With the aid of loans and scholarships, he attended the Berklee College of Music where he studied orchestration, harmony, sight singing, drums, percussion and conducting. In 1979 he graduated with a Bachelor of Music degree and was honored with the Faculty Association Award for his outstanding instrumental abilities.

"I grew up with the Black experience in the projects of the South Bronx. It was a predominately Black neighborhood. There were Puerto Ricans, most of them from my fathers side of the family." This multicultural upbringing and his love for a variety of musical styles helped Bobby to realize "the heart has no color; everybody's blood is red."

Today Bobby draws on these rich experiences and the lessons taught by his musical mentors, while embracing a wide variety of influences. "My calling card has always been my talent and the music I produce." Bobby also extends his "calling card" to teaching and serving as a mentor to the youth of today. He inspires young talents to fulfill their greatness, as his own mentors were an inspiration to him.

As a youngster, Bobby collected LP endorsement pictures. He covered the walls of his room with photos of such greats as Willie Bobo, Carlos 'Patato' Valdez, Bob Rosendarden, Ralph MacDonald and Tito Puente.& His heroes used LP products in their bands. As a boy he remembers saving up his money to purchase an LP cowbell through the mail. "The LP product line set the standard for quality percussion instruments." Bobby and his Afro-Cuban jazz ensembles continue to use LP products as their standard of excellence.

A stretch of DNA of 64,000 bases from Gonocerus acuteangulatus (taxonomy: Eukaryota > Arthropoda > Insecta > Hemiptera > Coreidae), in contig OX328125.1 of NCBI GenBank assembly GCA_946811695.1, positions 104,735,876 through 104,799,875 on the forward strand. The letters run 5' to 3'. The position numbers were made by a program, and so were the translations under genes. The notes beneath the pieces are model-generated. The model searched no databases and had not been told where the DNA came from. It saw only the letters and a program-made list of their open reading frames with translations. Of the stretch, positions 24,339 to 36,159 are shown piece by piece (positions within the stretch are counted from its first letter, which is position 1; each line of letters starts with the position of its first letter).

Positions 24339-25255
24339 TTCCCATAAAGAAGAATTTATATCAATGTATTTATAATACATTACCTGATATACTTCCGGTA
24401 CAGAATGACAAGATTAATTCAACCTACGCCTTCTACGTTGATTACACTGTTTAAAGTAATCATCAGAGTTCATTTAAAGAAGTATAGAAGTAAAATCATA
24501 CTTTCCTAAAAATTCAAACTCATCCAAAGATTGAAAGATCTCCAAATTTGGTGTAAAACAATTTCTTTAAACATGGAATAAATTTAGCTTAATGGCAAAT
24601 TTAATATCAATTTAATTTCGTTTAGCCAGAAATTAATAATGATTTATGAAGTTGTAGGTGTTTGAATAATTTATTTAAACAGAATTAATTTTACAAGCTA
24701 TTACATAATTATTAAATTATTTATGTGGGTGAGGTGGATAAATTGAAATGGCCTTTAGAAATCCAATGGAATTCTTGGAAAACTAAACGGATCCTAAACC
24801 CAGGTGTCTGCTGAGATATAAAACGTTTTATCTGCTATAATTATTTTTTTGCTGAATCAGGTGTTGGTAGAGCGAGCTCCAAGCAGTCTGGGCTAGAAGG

Today Bobby considers Tito Puente as his biggest influence. "Although Buddy Rich, Art Blakey, Airto, Billy Cobham, Cal Tjader and Mongo Santamaria have had a great impact on my playing, Tito, as a band leader, composer, arranger and player has had the most significant influence on my music. He is my mentor -- a total musician."

Having recorded, performed and toured the world over with a veritable "Who's Who" in music, Bobby is considered one of the most accomplished players and articulate spokespersons for the jazz and Latin music traditions.

"The best thing is that I've performed and recorded with many of my heroes and I'm part of a great legacy. I will continue to pass that on, and LP will be right there to help me do that, just as they were when I was a kid."Bobby Sanabria's new CD Afro-Cuban Dream, Live & In Clave!!! will be released by Arabesque Records on June 1st. It's a slammin' recording; live from Birdland with Bobby powering a 20-piece big band made up of NYC's finest, featuring the legendary conga master Candido Camero as special guest. Bobby is also the author of the critically acclaimed three-part video series Getting Started on Congas  (Warner Brothers/DCI) available from LP.

Listen and watch Bobby perform a congahead tribute.

To learn more about Bobby Sanabria, CLICK HERE.

Check out Bobby's website at www.bobbysanabria.com

Suggested listening:

¡N.Y.C. Aché! Bobby Sanabria & Ascensión
with special guests Tito Puente and
Paquito D'Rivera,
Flying Fish

Grammy Nominated in 2001, Afro-Cuban Dream: Live & In Clave!!!
Bobby Sanabria Big Band
Arabesque Records

Tanga
My Time Is Now
944 Columbus Ave.
Mario Bauzá and his Afro-Cuban Jazz Orchestra
Messidor Records

The quotes from the above translation are from an interview with Martin Cohenof MPR radio.